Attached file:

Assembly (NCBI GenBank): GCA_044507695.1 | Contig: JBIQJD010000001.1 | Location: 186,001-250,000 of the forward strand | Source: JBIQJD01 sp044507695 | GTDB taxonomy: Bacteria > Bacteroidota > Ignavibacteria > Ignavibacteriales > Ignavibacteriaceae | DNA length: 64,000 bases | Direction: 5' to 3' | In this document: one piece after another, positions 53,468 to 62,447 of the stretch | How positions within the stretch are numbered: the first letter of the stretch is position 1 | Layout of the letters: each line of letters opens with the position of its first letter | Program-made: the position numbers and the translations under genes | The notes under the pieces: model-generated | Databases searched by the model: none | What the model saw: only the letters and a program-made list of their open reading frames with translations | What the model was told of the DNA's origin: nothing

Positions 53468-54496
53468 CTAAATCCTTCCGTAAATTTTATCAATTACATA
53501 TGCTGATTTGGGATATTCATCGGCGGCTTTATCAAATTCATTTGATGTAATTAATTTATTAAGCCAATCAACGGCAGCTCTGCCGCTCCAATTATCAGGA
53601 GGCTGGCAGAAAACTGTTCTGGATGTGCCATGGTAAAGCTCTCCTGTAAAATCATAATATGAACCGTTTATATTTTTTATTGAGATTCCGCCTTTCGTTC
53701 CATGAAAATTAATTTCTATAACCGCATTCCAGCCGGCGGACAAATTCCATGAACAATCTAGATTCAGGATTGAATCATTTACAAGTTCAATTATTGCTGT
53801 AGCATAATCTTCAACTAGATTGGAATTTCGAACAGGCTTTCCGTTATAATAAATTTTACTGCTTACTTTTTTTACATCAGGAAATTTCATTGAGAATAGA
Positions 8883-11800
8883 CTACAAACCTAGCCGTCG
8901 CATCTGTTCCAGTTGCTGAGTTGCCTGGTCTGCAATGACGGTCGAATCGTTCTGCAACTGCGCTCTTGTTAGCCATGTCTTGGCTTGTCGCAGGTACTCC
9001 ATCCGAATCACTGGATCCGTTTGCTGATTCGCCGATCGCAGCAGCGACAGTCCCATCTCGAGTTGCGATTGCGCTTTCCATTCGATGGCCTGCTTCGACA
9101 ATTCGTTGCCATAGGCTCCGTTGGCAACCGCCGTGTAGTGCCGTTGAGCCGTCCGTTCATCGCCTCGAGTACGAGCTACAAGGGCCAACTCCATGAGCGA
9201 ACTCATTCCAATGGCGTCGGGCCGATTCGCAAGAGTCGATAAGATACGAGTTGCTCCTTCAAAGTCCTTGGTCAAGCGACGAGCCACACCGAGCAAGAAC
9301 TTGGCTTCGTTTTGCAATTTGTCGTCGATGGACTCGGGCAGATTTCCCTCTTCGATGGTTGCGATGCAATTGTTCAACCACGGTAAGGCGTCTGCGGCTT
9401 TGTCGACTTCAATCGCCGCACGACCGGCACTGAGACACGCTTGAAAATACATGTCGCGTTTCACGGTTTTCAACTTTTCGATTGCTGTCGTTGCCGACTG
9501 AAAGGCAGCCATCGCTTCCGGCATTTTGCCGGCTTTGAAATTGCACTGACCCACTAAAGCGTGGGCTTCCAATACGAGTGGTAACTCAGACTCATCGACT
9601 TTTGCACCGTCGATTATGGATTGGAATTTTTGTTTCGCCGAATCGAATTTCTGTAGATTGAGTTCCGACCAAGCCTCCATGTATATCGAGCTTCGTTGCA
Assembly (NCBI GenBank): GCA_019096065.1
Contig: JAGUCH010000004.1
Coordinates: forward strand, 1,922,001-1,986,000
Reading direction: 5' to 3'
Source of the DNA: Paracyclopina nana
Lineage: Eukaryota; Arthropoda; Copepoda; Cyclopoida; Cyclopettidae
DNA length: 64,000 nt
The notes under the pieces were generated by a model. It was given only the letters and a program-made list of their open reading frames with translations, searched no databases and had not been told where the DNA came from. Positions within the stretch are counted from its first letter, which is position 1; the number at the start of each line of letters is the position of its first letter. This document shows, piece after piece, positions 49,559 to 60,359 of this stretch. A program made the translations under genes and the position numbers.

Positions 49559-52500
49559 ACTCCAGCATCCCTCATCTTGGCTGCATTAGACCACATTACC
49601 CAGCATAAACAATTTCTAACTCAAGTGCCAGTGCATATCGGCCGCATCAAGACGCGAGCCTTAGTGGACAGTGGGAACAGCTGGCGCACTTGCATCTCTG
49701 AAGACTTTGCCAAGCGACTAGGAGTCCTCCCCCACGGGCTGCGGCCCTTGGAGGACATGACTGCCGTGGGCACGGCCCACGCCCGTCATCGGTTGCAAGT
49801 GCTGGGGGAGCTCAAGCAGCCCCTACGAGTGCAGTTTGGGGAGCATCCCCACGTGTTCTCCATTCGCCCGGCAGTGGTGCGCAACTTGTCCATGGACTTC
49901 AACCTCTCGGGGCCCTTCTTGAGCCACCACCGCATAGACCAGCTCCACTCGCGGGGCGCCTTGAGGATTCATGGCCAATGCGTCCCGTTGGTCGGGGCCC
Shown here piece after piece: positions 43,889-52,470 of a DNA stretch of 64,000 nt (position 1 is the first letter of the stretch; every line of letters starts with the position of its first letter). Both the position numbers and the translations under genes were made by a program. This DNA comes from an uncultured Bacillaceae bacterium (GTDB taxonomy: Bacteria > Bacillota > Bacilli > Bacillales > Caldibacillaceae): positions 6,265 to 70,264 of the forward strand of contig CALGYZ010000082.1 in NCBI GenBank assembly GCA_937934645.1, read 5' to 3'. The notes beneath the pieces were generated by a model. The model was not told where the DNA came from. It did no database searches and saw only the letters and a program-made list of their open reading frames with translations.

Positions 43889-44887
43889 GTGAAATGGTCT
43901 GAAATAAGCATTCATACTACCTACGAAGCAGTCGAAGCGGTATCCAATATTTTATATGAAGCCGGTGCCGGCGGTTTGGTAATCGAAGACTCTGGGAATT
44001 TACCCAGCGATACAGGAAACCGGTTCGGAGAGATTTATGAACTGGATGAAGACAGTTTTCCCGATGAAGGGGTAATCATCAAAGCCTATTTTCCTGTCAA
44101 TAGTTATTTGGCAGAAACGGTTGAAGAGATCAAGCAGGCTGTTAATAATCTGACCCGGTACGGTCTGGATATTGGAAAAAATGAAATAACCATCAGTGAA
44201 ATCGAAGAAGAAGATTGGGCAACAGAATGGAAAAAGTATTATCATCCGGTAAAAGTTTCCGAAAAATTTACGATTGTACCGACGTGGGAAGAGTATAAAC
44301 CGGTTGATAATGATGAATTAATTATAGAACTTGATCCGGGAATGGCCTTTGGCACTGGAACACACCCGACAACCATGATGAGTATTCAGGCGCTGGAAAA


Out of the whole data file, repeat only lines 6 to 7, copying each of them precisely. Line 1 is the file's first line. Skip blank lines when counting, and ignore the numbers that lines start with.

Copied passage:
53701 CATGAAAATTAATTTCTATAACCGCATTCCAGCCGGCGGACAAATTCCATGAACAATCTAGATTCAGGATTGAATCATTTACAAGTTCAATTATTGCTGT
53801 AGCATAATCTTCAACTAGATTGGAATTTCGAACAGGCTTTCCGTTATAATAAATTTTACTGCTTACTTTTTTTACATCAGGAAATTTCATTGAGAATAGA